13 Agriculture 39.0% Labour Rights - Brazil, 2011 The proportion of workers who are formally employed in the Brazilian agriculture is very low: 40% Sugarcane shows the best indicator: about 81% of the employees are formally hired These employees have all labor rights established in the legislation: enjoy the right to receive unemployment insurance; remunerated annual vacations Extra month of salary per year …. Source: Prepared based on data provided by PNAD 2011

14 Sugarcane: contrasting number of formal and informal workers. Brazil, NNE, CS and São Paulo, 2011 Source: Prepared based on data provided by PNAD 2011 The state of SP has a very impressive proportion of formally hired workers: 92% The proportion of formally hired workers in NNE region is lower

15 Sugarcane: Number of employees by Age Bracket Source: Prepared based on data provided by PNAD 20 Sugarcane sector successfully reduced the proportion of child labor from 15.3% in 1981 to less than 0.5% in 2011 This is a the results of multiple efforts: Better law observance Requirements of the market itself Government social programs: Bolsa Familia, Bolsa Escola Increased the proportion of adult workers

16  There is an extensive legal and regulatory apparatus governing the Brazilian labor market, covering all sectors of the economic activity, including workers in the sugarcane, sugar and ethanol sectors  The main regulations for the labor market in Brazil are: (i) The Federal Constitution; (ii) Consolidation of Labor Laws (CLT), (iii) Rural Workers’ Law (5889/73; (iv) Law No /2001 that establishes the wage policy.  The organization of workers’ unions is covered in article 5 of the Federal Constitution. –There are annual negotiations (Collective Agreements) between workers’ unions and the sector’s syndicate (in compliance with the legislation) Labor Market Regulations

17 Wages: sugarcane and other crops The wages of soya sector are the higest ones Earning Equation estimated showed that: After the control of other variables that influence wages: Schooling Age region, color, gender, etc The average montly wage of other crops workers in comparisson with sugarcane wages are: Coffee: 9,9% lower; Cassava: 23,2% lower; Corn: 30,1,% lower; Rice: 30,1% lower; Soya: 0,2% lower

18  Brazilian soil and climatic conditions are also found in many underdeveloped and developing countries with a large poorly-educated population excluded from the labor market  With appropriate public policies that aim both:  to reduce greenhouse gases emissions  also to include thousands of workers to the labor market Brazilian experience could be replicated, generating jobs, income, and contributing to mitigate CO 2 emissions in the world Brazilian Experience: Could it be replicated in other countries?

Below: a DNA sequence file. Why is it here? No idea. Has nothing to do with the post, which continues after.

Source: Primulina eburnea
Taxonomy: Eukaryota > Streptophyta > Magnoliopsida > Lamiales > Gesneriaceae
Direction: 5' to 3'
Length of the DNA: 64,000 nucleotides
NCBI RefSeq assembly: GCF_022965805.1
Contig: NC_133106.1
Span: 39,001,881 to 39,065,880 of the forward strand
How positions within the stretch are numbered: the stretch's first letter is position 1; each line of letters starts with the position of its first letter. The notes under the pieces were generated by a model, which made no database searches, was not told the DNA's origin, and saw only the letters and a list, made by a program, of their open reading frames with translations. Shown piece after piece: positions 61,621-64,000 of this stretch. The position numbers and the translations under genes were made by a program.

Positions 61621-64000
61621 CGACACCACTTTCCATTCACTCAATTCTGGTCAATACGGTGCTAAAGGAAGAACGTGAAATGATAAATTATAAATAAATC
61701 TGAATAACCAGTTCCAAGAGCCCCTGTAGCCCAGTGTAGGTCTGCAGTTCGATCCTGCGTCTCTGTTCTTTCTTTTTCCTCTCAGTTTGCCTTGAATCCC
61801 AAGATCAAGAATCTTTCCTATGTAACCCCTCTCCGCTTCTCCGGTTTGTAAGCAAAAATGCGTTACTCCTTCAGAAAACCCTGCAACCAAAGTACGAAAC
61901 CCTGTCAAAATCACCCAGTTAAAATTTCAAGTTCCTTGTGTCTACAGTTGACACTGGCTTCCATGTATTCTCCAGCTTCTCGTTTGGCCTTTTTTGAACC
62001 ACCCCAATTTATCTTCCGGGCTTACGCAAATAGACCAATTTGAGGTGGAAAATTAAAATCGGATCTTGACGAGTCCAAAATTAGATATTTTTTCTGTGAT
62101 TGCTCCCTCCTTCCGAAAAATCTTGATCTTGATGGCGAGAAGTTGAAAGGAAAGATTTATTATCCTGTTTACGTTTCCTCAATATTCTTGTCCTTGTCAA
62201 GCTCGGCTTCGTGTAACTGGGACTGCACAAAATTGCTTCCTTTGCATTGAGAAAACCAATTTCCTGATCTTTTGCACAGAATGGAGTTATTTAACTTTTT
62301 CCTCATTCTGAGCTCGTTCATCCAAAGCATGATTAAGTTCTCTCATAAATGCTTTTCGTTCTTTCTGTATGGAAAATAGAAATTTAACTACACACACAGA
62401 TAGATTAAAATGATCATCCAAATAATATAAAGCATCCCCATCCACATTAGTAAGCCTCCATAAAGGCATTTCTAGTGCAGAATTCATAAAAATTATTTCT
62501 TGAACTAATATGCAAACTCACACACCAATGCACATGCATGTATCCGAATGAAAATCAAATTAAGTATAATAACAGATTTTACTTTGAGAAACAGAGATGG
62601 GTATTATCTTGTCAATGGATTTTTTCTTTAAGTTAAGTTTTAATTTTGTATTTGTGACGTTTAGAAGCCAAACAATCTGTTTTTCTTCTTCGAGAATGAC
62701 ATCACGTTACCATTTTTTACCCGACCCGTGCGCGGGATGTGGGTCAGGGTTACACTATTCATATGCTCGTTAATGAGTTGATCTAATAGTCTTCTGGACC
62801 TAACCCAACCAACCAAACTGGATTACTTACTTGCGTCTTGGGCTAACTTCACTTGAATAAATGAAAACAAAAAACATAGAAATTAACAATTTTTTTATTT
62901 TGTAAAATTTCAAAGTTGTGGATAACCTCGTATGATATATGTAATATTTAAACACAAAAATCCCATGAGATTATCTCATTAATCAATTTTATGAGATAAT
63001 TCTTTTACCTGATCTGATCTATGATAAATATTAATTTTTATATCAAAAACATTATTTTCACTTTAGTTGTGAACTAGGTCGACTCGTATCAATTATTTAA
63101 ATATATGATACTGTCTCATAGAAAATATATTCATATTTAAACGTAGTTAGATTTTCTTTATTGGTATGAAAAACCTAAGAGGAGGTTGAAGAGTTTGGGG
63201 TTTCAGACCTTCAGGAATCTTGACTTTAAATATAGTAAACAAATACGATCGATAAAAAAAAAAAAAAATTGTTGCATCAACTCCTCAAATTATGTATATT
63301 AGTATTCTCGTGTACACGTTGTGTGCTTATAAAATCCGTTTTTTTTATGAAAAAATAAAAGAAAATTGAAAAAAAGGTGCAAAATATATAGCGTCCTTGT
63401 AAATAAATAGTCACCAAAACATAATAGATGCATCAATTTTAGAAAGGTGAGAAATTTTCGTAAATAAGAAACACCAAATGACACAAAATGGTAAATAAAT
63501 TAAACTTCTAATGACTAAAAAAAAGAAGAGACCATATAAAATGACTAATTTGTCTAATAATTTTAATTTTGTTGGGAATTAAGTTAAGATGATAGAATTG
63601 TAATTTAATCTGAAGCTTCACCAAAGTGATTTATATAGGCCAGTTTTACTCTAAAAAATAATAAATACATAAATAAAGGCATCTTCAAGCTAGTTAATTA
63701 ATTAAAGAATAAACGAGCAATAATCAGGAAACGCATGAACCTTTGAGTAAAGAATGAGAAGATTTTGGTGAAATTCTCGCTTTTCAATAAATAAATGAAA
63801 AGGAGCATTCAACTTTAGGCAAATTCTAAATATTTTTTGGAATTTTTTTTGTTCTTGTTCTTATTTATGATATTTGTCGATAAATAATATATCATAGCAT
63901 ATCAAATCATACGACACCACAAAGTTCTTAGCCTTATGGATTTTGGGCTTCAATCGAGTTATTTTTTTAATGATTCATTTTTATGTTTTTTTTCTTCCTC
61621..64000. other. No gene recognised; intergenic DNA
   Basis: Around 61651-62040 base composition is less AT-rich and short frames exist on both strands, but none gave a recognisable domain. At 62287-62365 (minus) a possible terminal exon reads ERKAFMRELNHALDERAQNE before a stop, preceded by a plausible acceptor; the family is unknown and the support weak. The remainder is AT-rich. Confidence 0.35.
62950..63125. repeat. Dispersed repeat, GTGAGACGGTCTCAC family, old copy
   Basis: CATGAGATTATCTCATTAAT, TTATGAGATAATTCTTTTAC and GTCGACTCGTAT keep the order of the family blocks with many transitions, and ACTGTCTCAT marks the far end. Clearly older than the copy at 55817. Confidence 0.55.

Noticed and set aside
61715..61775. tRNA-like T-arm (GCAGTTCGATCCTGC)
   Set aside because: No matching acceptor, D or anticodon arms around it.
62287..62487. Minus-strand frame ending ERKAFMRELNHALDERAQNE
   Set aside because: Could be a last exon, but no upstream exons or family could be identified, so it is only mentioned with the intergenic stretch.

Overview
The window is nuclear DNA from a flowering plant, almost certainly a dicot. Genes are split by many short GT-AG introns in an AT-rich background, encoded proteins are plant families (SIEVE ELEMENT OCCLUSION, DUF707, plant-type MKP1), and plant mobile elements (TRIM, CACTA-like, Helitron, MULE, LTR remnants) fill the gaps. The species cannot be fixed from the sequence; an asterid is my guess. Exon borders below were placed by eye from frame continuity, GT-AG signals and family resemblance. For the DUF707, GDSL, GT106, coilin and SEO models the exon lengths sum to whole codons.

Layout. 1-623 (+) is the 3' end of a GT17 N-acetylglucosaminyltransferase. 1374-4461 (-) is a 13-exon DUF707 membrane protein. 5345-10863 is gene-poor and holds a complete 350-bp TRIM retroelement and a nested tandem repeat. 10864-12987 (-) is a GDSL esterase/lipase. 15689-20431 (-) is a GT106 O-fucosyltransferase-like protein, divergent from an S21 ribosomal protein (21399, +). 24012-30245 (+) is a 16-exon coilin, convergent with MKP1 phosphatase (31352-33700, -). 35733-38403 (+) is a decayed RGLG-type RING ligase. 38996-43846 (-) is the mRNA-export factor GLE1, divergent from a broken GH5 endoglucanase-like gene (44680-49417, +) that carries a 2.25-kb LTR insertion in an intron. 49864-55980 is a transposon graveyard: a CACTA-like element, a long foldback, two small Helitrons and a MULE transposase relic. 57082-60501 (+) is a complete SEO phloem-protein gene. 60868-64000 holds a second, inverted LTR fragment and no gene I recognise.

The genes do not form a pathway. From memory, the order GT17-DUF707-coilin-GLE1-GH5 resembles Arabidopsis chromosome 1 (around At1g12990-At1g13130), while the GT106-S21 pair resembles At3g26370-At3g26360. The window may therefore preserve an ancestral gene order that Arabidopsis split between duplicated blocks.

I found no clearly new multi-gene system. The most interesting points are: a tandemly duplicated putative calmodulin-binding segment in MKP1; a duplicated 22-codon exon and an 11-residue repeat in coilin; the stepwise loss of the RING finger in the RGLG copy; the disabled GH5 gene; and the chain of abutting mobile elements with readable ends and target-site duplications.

19 Biofuels production: which are the drivers? Brazil (1975): macroeconomics problems due the oil shocks 1973 and 1979 oil shocks: bad impacts on national inflation and on balance of payments Proalcool: to stimulate the production of anhydrous ethanol Second oil crisis had a devastating impact on Brazil’s trade balance, inflation -Brazilian MILITARY government sought to reformulate Proálcool: production of hydrous ethanol Nowadays: international marketing is emerging - Oil importers: reduction of oil dependence - Environmental issues: to develop strategies towards a low carbon economy - There are regulatory policies encouraging the use of biofuels in at least 46 countries at the national level and 26 states and provinces by early 2012(REN, 2012). (production subsidies, transport fuel-tax exemptions, share in total transport fuel obligations, blending mandates) There is a global demand for biofuels

20 Biofuels production: where to produce? África - Natural conditions for developing sugarcane based industry as good as or even better than Brazil - There is available land Host countries perspective: what are the positive aspects? - To improve economic and social development - To reduce dependency on fossil energy (many countries will suffer with increased oil prices and climate change) - To modernize its agricultural sector through sugarcane industry - the investments in rural infrastructure (water, electricity, roads, school, training programs), distribution channels, housing, banking, health programs), can have a positive impact in the agricultural sector as a whole - To avoid ecological destruction - Sugarcane (bagass) and ethanol: there are sinergies with other energy needs (fuel for cooking) must be produced in a sustainable way

21 Biofuels production: where to produce? Africa Host countries perspective: what are the priorities? - Food security (physical and economic access) - Modernize the agricultural sector - Improve (create) infrastructure - Creation of employment and income - Improve rural and urban development Could biofuels contribute? Challenges - Food versus fuel debate: must be overcome - Land tenure: land for foreigners is a very controversy issue - Large versus small scale: inclusion of small producers - Coordination and rent distribution along the supply chains - To ensure equitable distribution of income along the production chain (sugarcane suppliers, workers) - To accomplish with the existing sustainability criteria